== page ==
Don't miss out! Get updates via email.

Freezer Biscuits

Disclosure: Some content includes links to sponsors or affiliates, which give me a small percentage of the sale. You are not obligated to use these links when you make a purchase, but when you do so it helps to support this site, so thank you!

Imagine that you live in a wonderful world where there are always fresh biscuits to be had. Wouldn’t that ROCK?! Well guess what? We have fresh biscuits at the Myers’ house all the time. Hop on over to Kitchen Stewardship where I’m sharing the method for making my Mom’s Freezer Biscuits. Now you don’t have to wake up early to make biscuits and gravy. Yep – I love you too. See you there!
This post is linked at Sunday School at Butter Believer.

Comment Policy: I love hearing your thoughts and input on what I write. Since I write about what works at my house, what pleases my handsome hubby and darling children; I'm sure we'll disagree sometimes. In those cases, do what's right for you and yours. As with any form of communication, please only post comments that move the discussion in a positive direction.

About Stacy

Stacy is the author of Crock On: A Semi-Whole Foods Slow Cooker Cookbook and Keep Crockin': A Poorganic Slow Cooker Cookbook, and a stay-at-home and homeschooling mom to her three children, Annie (June 2009), Andy (August 2012) and Eli (September 2014). After an “awakening” in March 2011, her family switched to a more natural, whole foods diet. She likes to blog about how to live on less than you make and how to eat good food while doing it. Her passion is teaching others how to save money and she tag teams with her husband in this endeavor. At Stacy Makes Cents you’ll find information on how to save money in the kitchen, how to have fun with your kids, and how to be thrifty in all areas of life. Her passion is teaching others how to live debt free. Make sure to follow her on Facebook, Youtube, Pinterest and more to keep up with her daily antics.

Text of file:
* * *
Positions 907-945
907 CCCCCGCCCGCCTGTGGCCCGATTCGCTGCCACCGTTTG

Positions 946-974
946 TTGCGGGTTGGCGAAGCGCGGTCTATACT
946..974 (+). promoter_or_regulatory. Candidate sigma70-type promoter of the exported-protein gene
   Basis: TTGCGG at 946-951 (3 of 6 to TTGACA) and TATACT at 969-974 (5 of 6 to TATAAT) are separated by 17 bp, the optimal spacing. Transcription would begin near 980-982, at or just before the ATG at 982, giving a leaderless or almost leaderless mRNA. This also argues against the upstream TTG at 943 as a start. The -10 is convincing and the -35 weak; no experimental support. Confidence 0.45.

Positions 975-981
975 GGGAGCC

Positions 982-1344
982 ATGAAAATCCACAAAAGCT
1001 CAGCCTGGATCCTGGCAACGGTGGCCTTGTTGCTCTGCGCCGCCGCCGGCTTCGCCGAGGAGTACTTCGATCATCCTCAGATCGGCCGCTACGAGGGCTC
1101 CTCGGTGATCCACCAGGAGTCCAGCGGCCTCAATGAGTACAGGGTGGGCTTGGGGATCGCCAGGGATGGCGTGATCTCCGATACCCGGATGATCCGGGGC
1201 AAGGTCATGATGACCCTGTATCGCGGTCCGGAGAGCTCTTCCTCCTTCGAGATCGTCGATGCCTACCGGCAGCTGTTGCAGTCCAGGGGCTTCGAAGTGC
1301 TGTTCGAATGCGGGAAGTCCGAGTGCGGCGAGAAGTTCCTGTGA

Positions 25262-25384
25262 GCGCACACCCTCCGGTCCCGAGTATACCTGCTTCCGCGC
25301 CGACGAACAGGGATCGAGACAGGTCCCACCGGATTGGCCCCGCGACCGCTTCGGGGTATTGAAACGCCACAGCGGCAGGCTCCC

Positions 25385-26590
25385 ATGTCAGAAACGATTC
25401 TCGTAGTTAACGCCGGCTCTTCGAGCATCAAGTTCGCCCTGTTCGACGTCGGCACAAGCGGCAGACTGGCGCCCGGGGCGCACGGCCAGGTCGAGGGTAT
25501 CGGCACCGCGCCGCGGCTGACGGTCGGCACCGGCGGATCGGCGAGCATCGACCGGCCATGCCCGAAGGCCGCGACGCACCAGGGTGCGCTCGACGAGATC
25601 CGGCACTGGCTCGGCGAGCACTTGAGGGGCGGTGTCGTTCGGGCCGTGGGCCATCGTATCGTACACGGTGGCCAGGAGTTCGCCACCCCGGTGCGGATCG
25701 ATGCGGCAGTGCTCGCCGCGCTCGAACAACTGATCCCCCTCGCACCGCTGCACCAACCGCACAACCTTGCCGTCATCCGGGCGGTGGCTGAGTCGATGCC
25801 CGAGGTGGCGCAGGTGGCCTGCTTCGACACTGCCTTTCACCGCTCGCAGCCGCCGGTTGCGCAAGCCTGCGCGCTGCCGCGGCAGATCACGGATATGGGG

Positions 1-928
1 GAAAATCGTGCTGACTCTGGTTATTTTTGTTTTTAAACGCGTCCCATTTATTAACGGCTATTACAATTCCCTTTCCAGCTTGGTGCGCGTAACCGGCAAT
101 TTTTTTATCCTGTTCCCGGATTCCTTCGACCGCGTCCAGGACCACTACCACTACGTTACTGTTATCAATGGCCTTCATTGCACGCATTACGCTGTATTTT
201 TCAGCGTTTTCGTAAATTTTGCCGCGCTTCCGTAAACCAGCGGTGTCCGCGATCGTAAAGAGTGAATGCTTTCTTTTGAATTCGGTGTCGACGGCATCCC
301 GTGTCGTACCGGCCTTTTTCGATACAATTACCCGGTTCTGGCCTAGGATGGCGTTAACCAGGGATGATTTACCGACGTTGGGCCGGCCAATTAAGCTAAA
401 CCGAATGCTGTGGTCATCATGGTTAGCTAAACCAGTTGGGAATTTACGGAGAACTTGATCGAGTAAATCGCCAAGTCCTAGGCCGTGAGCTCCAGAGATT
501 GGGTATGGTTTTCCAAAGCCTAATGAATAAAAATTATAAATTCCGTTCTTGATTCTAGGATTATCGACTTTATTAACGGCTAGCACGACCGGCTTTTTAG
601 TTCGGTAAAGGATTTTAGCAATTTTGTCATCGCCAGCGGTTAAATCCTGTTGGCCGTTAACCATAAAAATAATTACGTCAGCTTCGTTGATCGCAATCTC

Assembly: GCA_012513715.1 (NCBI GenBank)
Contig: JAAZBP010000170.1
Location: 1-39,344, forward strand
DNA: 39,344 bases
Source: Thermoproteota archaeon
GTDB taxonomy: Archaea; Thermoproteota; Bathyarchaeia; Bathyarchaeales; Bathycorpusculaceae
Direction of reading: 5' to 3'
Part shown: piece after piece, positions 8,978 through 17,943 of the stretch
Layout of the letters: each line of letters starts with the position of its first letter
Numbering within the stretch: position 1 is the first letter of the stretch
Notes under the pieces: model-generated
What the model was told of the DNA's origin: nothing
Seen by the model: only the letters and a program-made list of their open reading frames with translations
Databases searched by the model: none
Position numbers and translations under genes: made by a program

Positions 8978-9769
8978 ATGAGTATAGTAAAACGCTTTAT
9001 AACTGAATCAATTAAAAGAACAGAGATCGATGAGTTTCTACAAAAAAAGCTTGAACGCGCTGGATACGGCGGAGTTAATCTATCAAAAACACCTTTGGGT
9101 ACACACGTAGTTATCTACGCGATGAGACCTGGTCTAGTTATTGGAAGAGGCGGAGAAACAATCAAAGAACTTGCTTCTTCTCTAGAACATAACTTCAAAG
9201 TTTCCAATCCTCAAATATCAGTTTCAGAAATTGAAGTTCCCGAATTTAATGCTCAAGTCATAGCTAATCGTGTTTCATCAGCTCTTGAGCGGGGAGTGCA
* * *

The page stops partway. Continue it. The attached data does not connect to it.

1. Testing, Testing…is my CommentLuv working? And the answer is YES–thanks to the wonderful Stacy and Barry! 😉 And about these freezer biscuits–I commented on KS yesterday, but these looks DELICIOUS! And Will will thank you when I ever get around to making them! Question: Do you have any idea if I can sub the butter w/ coconut oil? And I’m thinking there isn’t a sub for the kefir/buttermilk, BUT from what I read in your kefir post, the kefir may NOT bother my girls like milk? I must try this soon. I may be asking you for some grains eventually. :) Maybe we will just come get them ourselves at BlogOn in March! :)

    Oh–and THANK YOU for adding HH in your bloggy links. I just noticed that!

    • :-) I just did that this morning. You’re very observant! :-)
      Some people who cannot tolerate milk can drink kefir since it’s been fermented and the lactose is broken down. Try it! I’ll send you grains whenever you’re ready. :-)
      If you use coconut oil instead of the butter, then you need to make sure it’s hard so that it will work in……palm shortening might work better.

  2. What is the difference between “pastry flour” and regular flour? (I grind wheat berries to make our flour.)


    • Great question Tammy! :-) I also grind all of our wheat. When I refer to “pastry flour” it can be purchased at the store under the label Whole Wheat Pastry Flour. If you want to grind it at home (like I do), then you’ll just use soft white wheat berries for the equivalent.